‘Disobedience’: Worthy WWII Portraiture
All is as it should be at the Portuguese Consulate in Bordeaux, France. Consul Aristides de Sousa Mendes is on the political upswing under Portuguese dictator Salazar. In a luxurious room at his spacious estate, Sousa Mendes’ brood of happy youngsters, with neatly combed hair and pressed vests, play flute and French horn. Sousa Mendes has a sturdy and supportive wife, and a beautiful mistress to boot. Such is the opening of Disobedience: The Sousa Mendes Story, at the Temple Emanu-El Kirk Cashmere Jewish Film Festival.
But the pretty picture is about to turn Dorian Gray, as this is 1940 and the Germans come rolling in. Millions of political refugees, a large percentage of them Jews, begin fleeing for the border. Though Salazar has declared Portugal neutral territory, he mandates that visas only be given to upstanding citizens, providing written directives that clearly exclude granting visas to the influx of Holocaust refugees gathering in the consulate courtyard.
Observing the desperate horde, Sousa Mendes is confronted by a quandary that not enough of his fellow men and women bothered addressing when the Nazi juggernaut turned push to shove. Does law and popular belief necessarily make something right, or is there a higher code of ethics that must be attended to? Tapping into a rare vein of humanity, Sousa Mendes finds his answer and subsequently acts in a way that is gentle on his conscience.
Obvious parallels to Oskar Schindler, who saved more than 1,000 Jews, can be made, but Schindler died a hero.
Sousa Mendes signed 30,000 visas, a third of them to Jews, but his political disobedience was severely punished by his government and he died an outcast.
The film shows March 10, 14 and 17, with special guest Dr. Della Peretti of Sousa Mendes Foundation introducing Disobedience March 14. Peretti is able to speak from a personal level, as 10 members of her family were recipients of visas from Sousa Mendes.
As part of the film fest, Casablanca will be screened, as will Phoenix, a slowly simmering German thriller about a concentration-camp survivor who undergoes reconstructive surgery after suffering a facial injury. The ordeal leaves her unrecognizable and on a quest to determine whether her husband really did betray her to the Nazis, as rumored.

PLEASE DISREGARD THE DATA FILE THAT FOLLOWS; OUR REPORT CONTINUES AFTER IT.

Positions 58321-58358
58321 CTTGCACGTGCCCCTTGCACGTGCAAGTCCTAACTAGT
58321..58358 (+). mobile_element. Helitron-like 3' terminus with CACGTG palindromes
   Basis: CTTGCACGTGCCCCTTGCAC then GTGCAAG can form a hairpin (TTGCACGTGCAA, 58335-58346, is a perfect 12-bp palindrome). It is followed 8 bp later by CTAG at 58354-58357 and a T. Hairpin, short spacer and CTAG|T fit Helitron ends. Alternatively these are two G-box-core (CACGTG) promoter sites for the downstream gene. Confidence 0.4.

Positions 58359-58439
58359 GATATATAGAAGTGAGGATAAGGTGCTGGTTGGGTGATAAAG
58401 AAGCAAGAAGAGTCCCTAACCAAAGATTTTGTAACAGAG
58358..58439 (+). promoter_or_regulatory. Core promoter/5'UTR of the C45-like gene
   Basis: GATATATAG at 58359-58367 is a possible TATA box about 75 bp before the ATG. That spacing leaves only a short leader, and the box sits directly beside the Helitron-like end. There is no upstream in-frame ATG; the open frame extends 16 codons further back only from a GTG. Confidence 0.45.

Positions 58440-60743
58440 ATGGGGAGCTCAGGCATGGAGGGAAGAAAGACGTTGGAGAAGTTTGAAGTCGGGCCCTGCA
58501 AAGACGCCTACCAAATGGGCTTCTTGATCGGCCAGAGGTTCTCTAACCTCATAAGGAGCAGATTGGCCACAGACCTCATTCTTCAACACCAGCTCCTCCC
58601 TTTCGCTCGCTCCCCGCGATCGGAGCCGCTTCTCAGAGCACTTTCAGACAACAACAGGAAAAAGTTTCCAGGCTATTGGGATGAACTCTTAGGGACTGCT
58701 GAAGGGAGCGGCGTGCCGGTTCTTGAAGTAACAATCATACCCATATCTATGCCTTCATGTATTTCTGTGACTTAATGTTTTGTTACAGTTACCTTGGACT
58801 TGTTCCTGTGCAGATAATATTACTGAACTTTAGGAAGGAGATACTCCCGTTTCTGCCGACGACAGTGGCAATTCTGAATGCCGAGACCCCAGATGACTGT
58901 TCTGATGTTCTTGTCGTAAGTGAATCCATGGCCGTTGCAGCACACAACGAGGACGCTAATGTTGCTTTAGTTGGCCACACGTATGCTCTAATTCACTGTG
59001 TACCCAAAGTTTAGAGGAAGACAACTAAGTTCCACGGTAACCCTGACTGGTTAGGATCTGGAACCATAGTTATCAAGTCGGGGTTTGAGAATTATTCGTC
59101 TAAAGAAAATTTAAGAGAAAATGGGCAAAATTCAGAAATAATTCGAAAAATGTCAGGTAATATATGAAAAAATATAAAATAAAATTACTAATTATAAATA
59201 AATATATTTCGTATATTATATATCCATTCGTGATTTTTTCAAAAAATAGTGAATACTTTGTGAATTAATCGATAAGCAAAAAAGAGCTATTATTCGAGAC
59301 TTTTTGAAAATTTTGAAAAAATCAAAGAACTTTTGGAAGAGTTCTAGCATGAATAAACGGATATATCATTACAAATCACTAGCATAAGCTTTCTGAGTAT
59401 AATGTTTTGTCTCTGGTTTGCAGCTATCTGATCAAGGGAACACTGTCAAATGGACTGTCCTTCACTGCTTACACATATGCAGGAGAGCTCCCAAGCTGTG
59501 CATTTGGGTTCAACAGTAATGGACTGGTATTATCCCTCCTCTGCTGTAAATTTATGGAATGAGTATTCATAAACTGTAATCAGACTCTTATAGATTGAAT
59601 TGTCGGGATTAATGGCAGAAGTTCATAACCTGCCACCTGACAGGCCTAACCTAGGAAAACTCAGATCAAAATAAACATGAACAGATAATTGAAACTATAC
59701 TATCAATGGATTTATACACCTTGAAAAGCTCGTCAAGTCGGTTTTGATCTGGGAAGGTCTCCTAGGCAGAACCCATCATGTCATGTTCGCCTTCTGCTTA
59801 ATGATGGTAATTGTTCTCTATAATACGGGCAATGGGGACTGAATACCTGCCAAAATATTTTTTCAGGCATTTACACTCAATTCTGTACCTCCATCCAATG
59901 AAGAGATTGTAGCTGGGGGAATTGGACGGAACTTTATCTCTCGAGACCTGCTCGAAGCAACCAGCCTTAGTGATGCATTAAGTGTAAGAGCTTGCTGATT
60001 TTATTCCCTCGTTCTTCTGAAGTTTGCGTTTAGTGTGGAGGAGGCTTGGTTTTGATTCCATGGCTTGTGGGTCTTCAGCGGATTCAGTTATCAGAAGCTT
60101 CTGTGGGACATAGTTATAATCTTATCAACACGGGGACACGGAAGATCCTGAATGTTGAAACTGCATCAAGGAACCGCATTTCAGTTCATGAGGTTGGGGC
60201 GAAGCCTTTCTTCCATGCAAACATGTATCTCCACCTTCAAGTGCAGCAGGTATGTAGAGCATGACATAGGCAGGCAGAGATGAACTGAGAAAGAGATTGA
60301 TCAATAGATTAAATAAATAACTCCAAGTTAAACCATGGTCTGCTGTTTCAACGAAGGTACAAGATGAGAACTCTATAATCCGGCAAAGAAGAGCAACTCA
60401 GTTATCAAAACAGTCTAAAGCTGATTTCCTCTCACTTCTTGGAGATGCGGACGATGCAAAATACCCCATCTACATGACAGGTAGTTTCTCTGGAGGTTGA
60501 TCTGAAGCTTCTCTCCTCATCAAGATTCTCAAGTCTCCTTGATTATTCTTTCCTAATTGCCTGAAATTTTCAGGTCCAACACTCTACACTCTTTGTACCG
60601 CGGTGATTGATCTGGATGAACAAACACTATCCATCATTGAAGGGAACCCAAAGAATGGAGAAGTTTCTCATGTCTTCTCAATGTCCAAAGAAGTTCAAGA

A dreamlike road journey unfolds in Magic Men, when a very opposite father-and-son team travel to Greece looking for a magician who sheltered the dad during the Holocaust. In their series of adventures, atheistic dad Avraham takes on a kindly Greek bar girl as a guide, much to his Hassidic son’s chagrin. Directors Guy Nattiv and Erez Tadmor dedicate the film to their own grandfathers, who took a similar journey to Poland to find people who had helped them survive World War II.
Theodore Bikel: In the Shoes of Sholom Aleichem, is a relishable documentary on celebrated Yiddish author Aleichem and actor Bikel. A binding tether is Aleichem’s oft-written-of character Tevya, endearing protagonist of musical Fiddler on the Roof, a role that Bikel has the distinction of playing more times — in the thousands — than any other actor. Aleichem’s pastoral characters, who find joy and humor despite contrary circumstances, have won over readers, moviegoers and theater audiences across cultural and generational lines, and continue to do so.
Powerful 24 Days follows the nail-biting true story of a young French Jew abducted by a vicious anti-Semitic gang. Rounding out the festival are U.S. documentary The Sturgeon Queens, about a New York shop that has flourished for a century, and Israeli film Under the Same Sun, which contemplates an Israeli and a Palestinian becoming business partners. In an unprecedented move, the film was broadcast by Israeli and Palestinian TV networks on the same day.
Also in the lineup is opening-night feature Keeping Up with the Steins, an American comedy about a family set on topping the outrageously extravagant Titanic-themed Bar Mitzvah thrown by a business competitor.
I have the honor of introducing the March 11 screening of 24 Days and March 12 showing of Magic Men.
the TICKET stub
JEWISH FILM FESTIVAL
When: March 7-20
Where: Doris Duke Theatre
Cost: $10 general admission
More Info: 532-8701, honolulumuseum.org